99 minutes | Rated: R
Opened: Friday, December 4, 1998
Adapted & directed by Mark Herman
Starring Jane Horrocks, Brenda Blethyn, Michael Caine, Ewan McGregor & Jim Broadbent
This film received an honorable mention on the Best of 1998 list.
SMALL SCREEN SHRINKAGE: 15%|
LETTERBOX: COULDN'T HURT
This is a warm & fuzzy, cuddle up in pajamas video. Capra-esque and driven by personalities both gigantic and understated, it will translate well to the small screen, but it has some enormous moments that in the theater burst off the screen and those scenes need undivided attention to make up for lack of size.
'AbFab's Jane Horrocks shines as shy mimic who embodies famous torch singers
Almost every December there are comments bandied about regarding how English women seem to dominate the Best Actress category in the Academy Award nominations. Get ready for more of the same, and this year the names you'll be hearing most are Cate Blanchett ("Elizabeth") and Jane Horrocks, the luminous star of "Little Voice."
In a role written expressly to showcase her talents, Horrocks -- whose major claim to fame to date has been as Bubble, the uber-airhead secretary on "Absolutely Fabulous" -- immerses herself the surprising extremes of a fragile, mousy, shut-in who spends most of her days locked in her sparse bedroom, which seems to not have changed since childhood, worshipping her dead father's favorite torch singers at an worn out potable record player.
Timid to the point of sometimes being mistaken for mute, this rail-thin girl nicknamed Little Voice or LV, rarely makes a peep, not even to contradict to her tawdry, boisterous, impertinent lush of a mother (Brenda Blethyn).
But when the mood strikes her, this unremarkable girl (she looks like a plain, insecure Gwyneth Paltrow) spontaneously breaks into song, metamorphosing into the living embodiment of the singers she hears on her records.
The stunning sounds that come out of her mouth are so impossible to distinguish from the real Judy Garland, Billie Holliday, Marilyn Monroe, et al, that when her randy mother brings home a third-rate talent agent (a perfectly cast Michael Caine) for a quick shag, he immediately sees LV's voice as his ticket out of a dead-end career representing strippers and low-rent cabaret acts.
Modest and fablesque, writer-director Mark Herman steers "Little Voice" into affecting and magical territory without losing its gritty, English working class edge until the last reel, when it slips into a small avalanche of clichés that prevent the movie from achieving masterpiece status.
Caine and Blethyn, who earned a much-deserved Oscar nomination in 1996 for "Secrets and Lies," somehow manage to chew scenery and give career performances as a sad and comical pair of frayed, middle-aged miscreants exploiting LV in an attempt to turn what's left of their lives into something more bearable.
Too meek to resist the flurry of spurious nurturing Caine showers her with, and at the same time thoroughly indisposed to performing outside the familiar surroundings of her bedroom, LV finds herself dolled up in a gold gown and pushed into a the spotlight of a road-side night club crowded with curiosity-seekers.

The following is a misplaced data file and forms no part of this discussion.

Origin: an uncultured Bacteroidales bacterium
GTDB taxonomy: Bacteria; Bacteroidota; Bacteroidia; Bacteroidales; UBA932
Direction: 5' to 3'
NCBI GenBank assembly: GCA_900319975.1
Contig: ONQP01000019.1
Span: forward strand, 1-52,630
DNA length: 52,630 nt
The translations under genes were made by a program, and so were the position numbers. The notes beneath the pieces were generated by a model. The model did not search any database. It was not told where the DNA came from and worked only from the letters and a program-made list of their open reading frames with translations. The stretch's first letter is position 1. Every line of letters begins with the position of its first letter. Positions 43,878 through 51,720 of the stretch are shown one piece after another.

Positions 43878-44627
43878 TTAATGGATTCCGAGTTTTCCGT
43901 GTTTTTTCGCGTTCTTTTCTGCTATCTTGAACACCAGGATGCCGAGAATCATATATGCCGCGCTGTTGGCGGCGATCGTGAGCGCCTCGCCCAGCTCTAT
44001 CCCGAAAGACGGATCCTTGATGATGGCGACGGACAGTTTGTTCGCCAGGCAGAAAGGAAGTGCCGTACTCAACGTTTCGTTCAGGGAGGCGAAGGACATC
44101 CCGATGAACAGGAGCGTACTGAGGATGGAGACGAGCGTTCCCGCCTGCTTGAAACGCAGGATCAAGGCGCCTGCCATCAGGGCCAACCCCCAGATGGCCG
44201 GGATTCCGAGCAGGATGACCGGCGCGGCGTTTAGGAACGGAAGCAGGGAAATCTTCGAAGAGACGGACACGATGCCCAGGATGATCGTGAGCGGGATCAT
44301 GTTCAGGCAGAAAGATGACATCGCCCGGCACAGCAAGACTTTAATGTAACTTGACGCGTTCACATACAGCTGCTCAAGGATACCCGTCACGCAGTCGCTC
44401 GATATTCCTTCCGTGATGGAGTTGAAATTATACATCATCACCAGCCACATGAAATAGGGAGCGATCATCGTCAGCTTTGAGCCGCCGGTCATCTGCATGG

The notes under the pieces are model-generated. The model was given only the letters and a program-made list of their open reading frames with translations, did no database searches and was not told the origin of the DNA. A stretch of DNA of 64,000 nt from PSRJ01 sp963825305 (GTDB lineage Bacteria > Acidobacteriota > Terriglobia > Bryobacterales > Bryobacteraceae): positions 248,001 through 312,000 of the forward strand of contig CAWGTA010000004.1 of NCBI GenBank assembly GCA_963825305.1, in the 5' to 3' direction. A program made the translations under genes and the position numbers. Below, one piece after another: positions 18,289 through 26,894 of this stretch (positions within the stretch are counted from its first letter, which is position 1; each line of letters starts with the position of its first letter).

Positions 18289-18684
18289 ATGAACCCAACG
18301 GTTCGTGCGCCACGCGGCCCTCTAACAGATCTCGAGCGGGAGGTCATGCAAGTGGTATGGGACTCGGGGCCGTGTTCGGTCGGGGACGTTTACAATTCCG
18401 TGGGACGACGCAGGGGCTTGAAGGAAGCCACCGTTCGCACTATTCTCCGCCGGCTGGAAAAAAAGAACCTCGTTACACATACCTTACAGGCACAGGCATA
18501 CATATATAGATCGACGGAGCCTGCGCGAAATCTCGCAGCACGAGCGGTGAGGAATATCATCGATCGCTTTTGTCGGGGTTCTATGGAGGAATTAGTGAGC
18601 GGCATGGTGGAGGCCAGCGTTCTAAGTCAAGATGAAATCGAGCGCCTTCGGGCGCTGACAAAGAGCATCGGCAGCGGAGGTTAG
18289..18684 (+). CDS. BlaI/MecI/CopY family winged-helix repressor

The resulting concert scene is sensational. After several uncomfortably silent minutes on stage just staring down the microphone, she envisions her father in the audience and suddenly breaks into a Judy Garland imitation -- gestures, body language, spirit and all -- that brings to house down. After half a dozen other songs, embodying Holliday, Monroe and others, she stops suddenly and instantly reverts to her childlike, introverted self.
The concert scene has the energy of a Broadway sensation, in contrast to the rest of the film, in which Herman creates a dour atmosphere. But as he did in "Brassed Off," the director energizes the film with lively, savory characters. In addition to Blethyn's aging tart and Caine's gold-chained sad sack. Ewan McGregor, in his last role before his inevitable "Star Wars" prequel superstardom, plays LV's equally shy love interest with the joie de vivre of someone who is down and out but still goes through life beaming.
And while the movie wouldn't have been as satisfying without these particular supporting players, Jane Horrocks' performance (honed during two years in the Jim Cartwright play on which the film is based) is the unmistakable essence of this movie. Her effortless, almost haunting transformations from wallflower to bombshell and back again are astonishing to watch. But while her talent for mimicry is the draw (you won't believe your ears, but Horrocks really does all her own singing in these famous voices), the moderated, bashful part of Horrocks' character captures the audience long before she breaks into song.
"Little Voice" is modern, more biting take on what used to be traditional holiday entertainment, before studios started releasing horror and action movies at Christmas. Uplifting, life-affirming and a bit corny in spots, but with an underlying bleakness, its a post-modern Frank Capra picture that even a cynic can delight in.